Remember the Alamo: My Alamo Engine

By Staff
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PHOTO: RICHARD N. CAMPBELL
The Alamo engine Richard N. Campbell purchased for $5 and restored to good working order.

I have an Alamo Blue Line Engine in running
order and completely restored to original. It is a 3 1/2 hp.,
400 rpm, serial No. 64537. The water bowl has large letters “M” on
each side, which stands for Moline. I learned recently that my Alamo
engine was manufactured for the Moline Plow Company in 1914. This
engine was handed down in the Garfield family, Susun Valley,
California. The engine was used for sawing wood twenty years
ago.

I spotted this engine from the road and bought it for $5.00. The
piston was frozen, so I hoisted the engine head up and poured
cyclohexene on the piston. After letting it soak for one week, I
poured hot water around the cylinder wall. I was then able to break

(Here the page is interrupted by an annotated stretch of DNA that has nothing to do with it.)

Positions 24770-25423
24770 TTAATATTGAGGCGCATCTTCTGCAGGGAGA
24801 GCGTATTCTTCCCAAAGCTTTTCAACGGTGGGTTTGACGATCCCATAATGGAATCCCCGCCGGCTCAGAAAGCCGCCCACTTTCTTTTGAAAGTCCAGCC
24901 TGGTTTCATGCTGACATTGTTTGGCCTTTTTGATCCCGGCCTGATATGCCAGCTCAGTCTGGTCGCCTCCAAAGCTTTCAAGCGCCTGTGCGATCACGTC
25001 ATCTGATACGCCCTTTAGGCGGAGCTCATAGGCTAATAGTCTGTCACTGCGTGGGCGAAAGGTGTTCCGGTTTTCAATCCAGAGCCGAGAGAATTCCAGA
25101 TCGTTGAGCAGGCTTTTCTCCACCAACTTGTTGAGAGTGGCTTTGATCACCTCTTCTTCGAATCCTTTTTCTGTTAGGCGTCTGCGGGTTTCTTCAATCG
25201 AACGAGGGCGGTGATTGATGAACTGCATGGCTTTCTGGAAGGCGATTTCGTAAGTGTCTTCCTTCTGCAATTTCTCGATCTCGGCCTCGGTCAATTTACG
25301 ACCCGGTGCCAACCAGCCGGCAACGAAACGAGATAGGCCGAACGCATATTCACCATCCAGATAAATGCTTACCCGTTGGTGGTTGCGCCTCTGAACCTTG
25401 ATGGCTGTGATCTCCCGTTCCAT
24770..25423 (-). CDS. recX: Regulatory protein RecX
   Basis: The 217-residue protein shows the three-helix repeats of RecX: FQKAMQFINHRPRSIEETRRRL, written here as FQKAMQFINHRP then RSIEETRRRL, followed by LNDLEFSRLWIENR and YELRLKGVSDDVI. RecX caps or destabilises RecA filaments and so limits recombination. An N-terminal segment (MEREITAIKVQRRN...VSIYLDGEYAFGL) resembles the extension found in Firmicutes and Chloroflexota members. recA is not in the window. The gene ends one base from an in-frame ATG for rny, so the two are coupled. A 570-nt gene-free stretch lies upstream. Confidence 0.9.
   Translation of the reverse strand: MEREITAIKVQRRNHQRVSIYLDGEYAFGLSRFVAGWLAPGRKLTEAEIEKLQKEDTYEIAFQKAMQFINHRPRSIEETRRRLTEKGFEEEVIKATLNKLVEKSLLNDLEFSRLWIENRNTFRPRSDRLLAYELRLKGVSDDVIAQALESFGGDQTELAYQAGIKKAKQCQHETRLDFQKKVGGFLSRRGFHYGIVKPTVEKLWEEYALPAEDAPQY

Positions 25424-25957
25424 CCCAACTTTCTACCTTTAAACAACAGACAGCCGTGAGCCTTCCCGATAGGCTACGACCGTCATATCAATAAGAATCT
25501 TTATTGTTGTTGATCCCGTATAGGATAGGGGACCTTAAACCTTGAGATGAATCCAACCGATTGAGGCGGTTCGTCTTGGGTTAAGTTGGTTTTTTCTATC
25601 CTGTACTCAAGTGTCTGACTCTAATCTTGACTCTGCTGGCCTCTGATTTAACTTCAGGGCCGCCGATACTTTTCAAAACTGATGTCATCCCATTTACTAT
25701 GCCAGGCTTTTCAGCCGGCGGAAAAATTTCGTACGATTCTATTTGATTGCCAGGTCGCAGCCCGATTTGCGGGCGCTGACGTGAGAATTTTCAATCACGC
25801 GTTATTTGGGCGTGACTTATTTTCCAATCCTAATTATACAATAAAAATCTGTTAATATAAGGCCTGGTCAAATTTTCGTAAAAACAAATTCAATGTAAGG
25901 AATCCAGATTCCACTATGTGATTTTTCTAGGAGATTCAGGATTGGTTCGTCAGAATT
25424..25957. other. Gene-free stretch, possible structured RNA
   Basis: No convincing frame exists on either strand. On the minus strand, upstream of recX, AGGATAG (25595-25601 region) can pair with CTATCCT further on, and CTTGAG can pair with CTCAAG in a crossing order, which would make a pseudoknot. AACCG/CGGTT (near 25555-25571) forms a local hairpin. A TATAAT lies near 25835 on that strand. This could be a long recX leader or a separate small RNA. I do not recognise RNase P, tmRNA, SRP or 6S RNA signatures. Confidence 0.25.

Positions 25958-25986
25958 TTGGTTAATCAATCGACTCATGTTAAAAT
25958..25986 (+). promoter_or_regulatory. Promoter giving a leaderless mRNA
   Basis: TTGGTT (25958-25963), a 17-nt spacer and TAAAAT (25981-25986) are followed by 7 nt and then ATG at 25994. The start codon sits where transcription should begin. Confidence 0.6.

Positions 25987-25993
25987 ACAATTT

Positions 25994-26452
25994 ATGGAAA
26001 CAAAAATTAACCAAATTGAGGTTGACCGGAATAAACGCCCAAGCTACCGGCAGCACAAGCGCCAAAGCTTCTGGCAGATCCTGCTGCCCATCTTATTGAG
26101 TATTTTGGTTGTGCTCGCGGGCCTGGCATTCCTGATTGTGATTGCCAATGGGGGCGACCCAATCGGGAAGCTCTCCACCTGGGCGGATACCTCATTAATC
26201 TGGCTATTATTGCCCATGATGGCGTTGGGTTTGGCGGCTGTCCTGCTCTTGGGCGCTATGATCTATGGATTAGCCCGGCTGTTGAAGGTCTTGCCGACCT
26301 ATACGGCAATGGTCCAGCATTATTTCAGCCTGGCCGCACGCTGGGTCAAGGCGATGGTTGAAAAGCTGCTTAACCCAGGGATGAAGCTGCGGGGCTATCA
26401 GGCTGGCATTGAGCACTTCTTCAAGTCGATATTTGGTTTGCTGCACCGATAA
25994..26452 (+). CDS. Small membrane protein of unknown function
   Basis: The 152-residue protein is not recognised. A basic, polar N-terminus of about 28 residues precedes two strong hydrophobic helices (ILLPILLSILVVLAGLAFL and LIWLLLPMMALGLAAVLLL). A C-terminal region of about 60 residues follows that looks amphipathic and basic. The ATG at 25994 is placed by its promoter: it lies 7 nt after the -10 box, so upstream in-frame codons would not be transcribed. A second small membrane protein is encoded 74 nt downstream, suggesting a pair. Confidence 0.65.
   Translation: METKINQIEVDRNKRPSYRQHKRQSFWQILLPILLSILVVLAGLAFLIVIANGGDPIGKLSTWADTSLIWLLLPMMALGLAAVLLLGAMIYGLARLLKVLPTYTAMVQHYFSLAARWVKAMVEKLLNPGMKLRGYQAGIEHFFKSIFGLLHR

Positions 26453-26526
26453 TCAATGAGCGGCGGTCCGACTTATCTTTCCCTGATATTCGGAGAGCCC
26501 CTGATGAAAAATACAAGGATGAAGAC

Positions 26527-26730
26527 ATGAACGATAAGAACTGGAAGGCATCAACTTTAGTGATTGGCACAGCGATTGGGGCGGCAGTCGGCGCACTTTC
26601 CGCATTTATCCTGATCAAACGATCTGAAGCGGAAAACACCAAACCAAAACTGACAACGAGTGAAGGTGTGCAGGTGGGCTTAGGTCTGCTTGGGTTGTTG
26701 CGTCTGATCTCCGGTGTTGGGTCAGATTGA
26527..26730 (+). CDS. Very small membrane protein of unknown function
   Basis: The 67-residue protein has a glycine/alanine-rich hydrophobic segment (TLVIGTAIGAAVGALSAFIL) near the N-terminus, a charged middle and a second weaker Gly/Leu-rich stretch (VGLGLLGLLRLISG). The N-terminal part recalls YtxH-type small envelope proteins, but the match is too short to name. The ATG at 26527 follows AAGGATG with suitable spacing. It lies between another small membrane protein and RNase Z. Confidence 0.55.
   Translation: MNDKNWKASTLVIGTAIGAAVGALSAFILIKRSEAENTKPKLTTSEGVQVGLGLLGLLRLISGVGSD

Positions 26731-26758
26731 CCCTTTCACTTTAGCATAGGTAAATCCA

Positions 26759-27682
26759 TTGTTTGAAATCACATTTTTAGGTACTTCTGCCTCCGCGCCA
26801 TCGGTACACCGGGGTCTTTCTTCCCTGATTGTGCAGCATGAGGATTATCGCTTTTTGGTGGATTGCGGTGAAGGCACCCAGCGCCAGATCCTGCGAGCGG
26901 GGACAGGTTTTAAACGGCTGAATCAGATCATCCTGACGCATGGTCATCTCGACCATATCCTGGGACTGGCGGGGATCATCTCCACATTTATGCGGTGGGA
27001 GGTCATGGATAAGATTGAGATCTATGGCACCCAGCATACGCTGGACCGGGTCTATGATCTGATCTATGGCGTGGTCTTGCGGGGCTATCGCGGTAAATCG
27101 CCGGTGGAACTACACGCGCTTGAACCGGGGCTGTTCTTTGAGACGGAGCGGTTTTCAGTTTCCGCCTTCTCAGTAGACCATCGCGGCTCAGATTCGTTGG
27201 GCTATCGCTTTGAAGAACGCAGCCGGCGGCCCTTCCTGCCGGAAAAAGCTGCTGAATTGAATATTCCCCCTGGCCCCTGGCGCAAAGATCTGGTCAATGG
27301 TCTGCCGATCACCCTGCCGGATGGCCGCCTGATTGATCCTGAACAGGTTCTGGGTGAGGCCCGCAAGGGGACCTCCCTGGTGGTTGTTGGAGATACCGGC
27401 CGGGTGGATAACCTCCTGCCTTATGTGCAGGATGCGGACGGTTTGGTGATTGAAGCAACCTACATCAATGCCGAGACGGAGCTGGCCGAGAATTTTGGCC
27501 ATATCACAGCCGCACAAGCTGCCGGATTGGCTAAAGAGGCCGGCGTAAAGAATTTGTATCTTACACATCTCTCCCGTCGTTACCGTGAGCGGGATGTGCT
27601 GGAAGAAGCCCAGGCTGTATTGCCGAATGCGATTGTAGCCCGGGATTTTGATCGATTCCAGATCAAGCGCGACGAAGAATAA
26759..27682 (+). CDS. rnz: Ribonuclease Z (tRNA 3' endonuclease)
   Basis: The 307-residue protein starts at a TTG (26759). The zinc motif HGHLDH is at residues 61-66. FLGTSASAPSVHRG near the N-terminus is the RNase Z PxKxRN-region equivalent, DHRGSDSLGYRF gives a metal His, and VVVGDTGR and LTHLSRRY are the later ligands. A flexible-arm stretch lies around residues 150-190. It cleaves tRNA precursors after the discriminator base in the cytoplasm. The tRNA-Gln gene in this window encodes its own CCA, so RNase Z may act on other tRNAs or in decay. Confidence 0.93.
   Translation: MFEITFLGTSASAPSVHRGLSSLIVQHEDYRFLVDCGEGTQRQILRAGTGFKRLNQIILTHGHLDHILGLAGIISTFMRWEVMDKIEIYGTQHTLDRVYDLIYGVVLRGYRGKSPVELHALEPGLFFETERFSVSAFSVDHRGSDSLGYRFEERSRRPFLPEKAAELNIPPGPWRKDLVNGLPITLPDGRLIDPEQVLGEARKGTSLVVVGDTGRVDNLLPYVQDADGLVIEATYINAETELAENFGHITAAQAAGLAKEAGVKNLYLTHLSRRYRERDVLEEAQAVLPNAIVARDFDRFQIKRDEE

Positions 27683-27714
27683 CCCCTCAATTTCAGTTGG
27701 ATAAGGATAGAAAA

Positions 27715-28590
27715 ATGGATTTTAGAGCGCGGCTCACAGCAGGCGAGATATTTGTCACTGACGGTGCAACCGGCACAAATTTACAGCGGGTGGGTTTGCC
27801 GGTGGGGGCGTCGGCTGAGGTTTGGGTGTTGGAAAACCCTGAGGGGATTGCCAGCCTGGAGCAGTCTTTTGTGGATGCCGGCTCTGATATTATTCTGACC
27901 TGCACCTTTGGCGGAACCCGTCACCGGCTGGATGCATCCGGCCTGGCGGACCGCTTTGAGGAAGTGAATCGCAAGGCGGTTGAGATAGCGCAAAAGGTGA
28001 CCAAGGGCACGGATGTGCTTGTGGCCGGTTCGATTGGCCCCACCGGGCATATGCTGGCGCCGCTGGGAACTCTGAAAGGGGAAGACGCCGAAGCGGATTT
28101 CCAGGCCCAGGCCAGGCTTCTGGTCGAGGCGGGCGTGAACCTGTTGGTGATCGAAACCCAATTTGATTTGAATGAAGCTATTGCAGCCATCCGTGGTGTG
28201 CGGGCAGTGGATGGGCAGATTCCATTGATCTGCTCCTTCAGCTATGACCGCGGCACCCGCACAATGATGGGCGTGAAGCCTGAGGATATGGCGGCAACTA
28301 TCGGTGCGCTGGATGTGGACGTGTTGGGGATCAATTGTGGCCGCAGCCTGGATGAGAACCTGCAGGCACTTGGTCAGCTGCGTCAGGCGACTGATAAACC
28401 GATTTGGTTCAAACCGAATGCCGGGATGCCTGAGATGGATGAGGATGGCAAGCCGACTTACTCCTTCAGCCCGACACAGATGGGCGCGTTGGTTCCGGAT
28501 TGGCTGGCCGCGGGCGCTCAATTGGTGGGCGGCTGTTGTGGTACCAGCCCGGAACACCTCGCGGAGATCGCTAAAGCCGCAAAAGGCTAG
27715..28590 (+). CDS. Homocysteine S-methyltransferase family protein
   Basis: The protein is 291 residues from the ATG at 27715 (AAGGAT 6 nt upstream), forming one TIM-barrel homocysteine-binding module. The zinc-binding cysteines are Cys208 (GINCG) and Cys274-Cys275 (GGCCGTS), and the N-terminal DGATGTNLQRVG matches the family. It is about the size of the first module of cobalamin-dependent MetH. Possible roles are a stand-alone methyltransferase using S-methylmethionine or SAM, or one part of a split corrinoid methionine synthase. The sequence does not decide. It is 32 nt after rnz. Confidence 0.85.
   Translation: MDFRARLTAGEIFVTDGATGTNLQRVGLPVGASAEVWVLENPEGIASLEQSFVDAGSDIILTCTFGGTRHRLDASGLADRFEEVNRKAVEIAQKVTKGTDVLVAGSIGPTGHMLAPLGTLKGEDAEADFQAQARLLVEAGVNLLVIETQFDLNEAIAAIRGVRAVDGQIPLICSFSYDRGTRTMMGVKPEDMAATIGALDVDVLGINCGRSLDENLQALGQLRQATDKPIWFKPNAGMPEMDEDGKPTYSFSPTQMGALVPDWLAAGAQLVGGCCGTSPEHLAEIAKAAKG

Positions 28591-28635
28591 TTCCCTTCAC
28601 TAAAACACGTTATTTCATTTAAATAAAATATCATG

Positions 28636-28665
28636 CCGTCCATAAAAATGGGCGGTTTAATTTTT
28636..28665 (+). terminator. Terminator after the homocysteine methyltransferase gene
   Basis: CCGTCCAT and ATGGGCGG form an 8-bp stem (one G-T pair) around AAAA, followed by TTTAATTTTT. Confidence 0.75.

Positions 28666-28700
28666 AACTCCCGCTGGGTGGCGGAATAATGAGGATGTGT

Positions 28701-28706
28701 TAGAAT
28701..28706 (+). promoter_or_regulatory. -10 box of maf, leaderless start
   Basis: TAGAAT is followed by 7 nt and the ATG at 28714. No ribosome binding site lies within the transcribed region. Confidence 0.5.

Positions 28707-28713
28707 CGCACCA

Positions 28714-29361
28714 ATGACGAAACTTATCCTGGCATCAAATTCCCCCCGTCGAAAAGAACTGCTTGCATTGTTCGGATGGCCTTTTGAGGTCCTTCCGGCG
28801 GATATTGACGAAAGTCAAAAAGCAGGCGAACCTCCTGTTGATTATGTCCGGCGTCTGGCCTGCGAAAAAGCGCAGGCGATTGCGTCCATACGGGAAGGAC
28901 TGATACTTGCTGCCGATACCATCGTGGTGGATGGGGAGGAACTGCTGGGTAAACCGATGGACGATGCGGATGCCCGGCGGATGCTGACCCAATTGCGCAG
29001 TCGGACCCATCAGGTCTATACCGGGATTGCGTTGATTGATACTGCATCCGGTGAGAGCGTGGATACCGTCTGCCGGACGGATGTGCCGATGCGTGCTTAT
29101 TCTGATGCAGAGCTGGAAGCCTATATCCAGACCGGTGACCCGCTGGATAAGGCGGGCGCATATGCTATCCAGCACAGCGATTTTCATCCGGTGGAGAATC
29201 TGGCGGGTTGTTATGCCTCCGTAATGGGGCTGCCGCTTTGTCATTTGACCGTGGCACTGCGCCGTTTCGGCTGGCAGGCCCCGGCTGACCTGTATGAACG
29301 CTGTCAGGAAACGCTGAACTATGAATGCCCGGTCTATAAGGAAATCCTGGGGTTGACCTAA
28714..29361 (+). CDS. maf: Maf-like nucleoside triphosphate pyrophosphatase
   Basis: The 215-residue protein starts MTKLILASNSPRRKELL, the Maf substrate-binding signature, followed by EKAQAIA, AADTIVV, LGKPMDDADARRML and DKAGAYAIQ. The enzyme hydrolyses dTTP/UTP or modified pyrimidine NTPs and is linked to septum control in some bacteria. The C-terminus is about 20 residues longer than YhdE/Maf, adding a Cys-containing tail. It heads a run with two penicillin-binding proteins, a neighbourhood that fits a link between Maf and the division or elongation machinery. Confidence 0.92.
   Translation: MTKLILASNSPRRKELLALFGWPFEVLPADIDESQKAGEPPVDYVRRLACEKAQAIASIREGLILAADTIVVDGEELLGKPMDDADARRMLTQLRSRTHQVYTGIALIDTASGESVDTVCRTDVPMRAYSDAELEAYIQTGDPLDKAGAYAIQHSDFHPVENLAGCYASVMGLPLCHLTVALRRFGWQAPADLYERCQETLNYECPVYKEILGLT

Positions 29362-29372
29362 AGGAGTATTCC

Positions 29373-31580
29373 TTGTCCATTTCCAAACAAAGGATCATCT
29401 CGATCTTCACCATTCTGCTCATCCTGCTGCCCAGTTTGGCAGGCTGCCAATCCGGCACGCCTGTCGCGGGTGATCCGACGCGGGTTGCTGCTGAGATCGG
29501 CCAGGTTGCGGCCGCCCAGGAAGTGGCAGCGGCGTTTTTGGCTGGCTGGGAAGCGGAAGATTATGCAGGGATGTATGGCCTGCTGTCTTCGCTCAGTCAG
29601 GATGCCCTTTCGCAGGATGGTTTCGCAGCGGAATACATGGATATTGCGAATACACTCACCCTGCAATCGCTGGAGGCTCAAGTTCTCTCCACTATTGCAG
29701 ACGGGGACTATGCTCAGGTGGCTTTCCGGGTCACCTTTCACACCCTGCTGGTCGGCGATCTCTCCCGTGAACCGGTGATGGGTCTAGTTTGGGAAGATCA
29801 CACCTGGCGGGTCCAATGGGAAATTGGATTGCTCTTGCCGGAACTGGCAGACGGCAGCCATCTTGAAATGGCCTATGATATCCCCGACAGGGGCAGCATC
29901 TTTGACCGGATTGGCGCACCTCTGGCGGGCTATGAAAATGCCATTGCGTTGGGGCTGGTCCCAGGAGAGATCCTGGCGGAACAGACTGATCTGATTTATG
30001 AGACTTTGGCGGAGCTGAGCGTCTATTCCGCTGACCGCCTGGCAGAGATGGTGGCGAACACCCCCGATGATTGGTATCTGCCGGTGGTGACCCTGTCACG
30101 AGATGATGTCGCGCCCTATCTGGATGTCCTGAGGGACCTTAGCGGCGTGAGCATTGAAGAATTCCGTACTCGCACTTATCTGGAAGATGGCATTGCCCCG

the piston loose. I thoroughly cleaned the piston and ground valves. Then
I made an exact replica of the original gas tank. The magneto is a
Wizard with hand-type action. On the magneto is inscribed
“Guaranteed if not tampered with.” I found this was true,
when I had the head off. I was able to clean and test the ignitor
points.

After engine assembly I replaced the governor springs and made
a crank from a 1 1/2-ft pipe. The engine readily started and still is
ready for service. This engine is a dry crankcase type. Everything
is lubricated by grease cups and is a hit-and-miss fired controlled
by the governor in the right flywheel.

I want to thank Mr. Edward A. Gay of Hillsdale,
Michigan for identifying the name of the engine. Also, Mr. Stan
Read of Gunnison, Colorado who helped me identify the engine’s
age.

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